La Scena Musicale

Thursday, October 9, 2008

Richard Wagner: Tristan und Isolde

Siegfried Jerusalem (Tristan), Waltraud Meier (Isolde), Mathias Hölle (King Marke), Uta Priew (Brangäne), Poul Elming (Melot)
Bayreuth Festival Orchestra and Chorus / Daniel Barenboim
Stage Director: Heiner Müller; Video Director: Horant H. Hohlfeld

DG 00440 073 3349 (2 DVD: 235 min)
***** $$$$

Late last year, DG released the 1983 Bayreuth performance of Tristan und Isolde, an exquisite Jean-Pierre Ponnelle production conducted by Daniel Barenboim with René Kollo and Johanna Meier in the title roles. A 2007 Glyndebourne staging directed by Nikolaus Lehnhoff with Jiřỉ Bělohlávek in the pit with the LPO soon narrowly surpassed this. Now, Barenboim can reclaim the benchmark for the opera on DVD in this 1995 Bayreuth collaboration with stage director Heiner Müller. Müller was the conductor’s personal choice after Patrice Chéreau pulled out of the new production planned for 1993. In the revision of his autobiography, A Life in Music (London 2002), Barenboim recalls, “He thought I was crazy since he had no experience of staging opera, little knowledge of music in general and of Wagner in particular… he was much more of a visual person than I had expected, and together with Erich Wonder, he developed a presentation of the work which heightened the claustrophobic nature of the drama to a remarkable level. Muller’s realization gave the impression that there was no way out… no way to escape the chromaticism of the score, itself a musical maze of half resolutions ad infinitum.”
What Müller and Wonder did was to erect a giant, open-ended shoe box of a set in the middle third of the stage. With adjustments of slope, a few props and colour variations, this structure serves throughout the performance. The second act is set in King Marke’s armoury with the characters knee-deep in a geometric maze of breastplates. Their movement and interaction is purposely contrived. Like the stage action, the costumes (by fashion designer Yamamoto of Paris) convey a fascinating oriental mystique.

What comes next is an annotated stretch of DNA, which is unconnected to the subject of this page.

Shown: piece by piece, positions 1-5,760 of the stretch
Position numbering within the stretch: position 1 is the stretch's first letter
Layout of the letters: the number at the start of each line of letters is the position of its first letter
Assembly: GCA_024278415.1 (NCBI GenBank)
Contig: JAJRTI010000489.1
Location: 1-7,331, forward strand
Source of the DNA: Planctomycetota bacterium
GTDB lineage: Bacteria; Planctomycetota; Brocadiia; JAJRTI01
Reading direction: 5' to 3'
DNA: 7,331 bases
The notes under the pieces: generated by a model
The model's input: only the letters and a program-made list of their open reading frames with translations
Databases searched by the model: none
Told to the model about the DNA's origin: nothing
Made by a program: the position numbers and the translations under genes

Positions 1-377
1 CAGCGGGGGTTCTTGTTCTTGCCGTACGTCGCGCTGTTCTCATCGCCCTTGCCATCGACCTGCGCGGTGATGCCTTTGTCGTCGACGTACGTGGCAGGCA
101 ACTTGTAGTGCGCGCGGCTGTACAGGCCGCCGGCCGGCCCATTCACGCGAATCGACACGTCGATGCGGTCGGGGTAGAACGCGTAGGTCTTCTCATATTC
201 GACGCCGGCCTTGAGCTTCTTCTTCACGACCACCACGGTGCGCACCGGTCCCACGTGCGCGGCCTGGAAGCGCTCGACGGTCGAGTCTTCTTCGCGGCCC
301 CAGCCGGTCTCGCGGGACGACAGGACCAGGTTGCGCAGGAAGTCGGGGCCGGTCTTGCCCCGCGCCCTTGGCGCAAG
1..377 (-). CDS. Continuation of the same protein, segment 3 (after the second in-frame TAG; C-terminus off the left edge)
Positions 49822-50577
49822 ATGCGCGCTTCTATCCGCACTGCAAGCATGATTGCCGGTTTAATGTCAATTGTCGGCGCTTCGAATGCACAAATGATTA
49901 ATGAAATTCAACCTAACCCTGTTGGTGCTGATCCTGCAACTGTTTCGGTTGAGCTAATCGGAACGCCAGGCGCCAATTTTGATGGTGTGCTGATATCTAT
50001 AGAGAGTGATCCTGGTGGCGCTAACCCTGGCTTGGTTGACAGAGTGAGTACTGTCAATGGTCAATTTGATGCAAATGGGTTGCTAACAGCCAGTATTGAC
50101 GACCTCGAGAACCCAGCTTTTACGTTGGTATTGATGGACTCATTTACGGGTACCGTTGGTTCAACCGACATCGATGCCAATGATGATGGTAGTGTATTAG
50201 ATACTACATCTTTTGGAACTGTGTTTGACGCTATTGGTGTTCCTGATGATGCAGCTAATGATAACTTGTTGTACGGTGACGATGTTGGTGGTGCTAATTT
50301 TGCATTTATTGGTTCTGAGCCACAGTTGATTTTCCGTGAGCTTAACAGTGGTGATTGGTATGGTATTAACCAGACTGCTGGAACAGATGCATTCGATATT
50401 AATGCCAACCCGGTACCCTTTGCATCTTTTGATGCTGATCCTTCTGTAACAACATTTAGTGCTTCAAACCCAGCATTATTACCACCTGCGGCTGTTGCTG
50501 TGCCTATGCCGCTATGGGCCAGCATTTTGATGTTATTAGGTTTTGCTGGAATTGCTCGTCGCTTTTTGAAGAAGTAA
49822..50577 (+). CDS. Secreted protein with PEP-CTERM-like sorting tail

None of this would be of any significance without musical excellence. Siegfried Jerusalem and Waltraud Meier were new to the roles when this production was first staged in 1991. Their portrayals of the doomed couple might well be considered definitive. The Act II marathon duo is truly miraculous to behold. Barenboim displays great sensitivity in the accompaniment and the principals never need to strain their voices to be heard above the orchestra. Compared to the splendid 1983 performance, the orchestra sounds even better. This is not entirely due to the conductor’s greater experience and sagacity. The collapse of the GDR a few years earlier allowed many gifted musicians (along with stage director Müller) to travel from East Germany to join the festival orchestra.

We can now claim to be afflicted with an embarrassment of choices for Tristan und Isolde. The 1983 Ponnelle version is still competitive although the picture aspect ratio is 4:3. Making a selection of a single version for a personal collection really boils down to Barenboim II vs Glyndebourne. Hardcore Wagnerians will need all three of these superb performances. And for more of Barenboim at the top of his form in Bayreuth, don’t miss the EuroArts DVD issue of the 1999 performance of Die Meistersinger von Nürnberg.

- Stephen Habington

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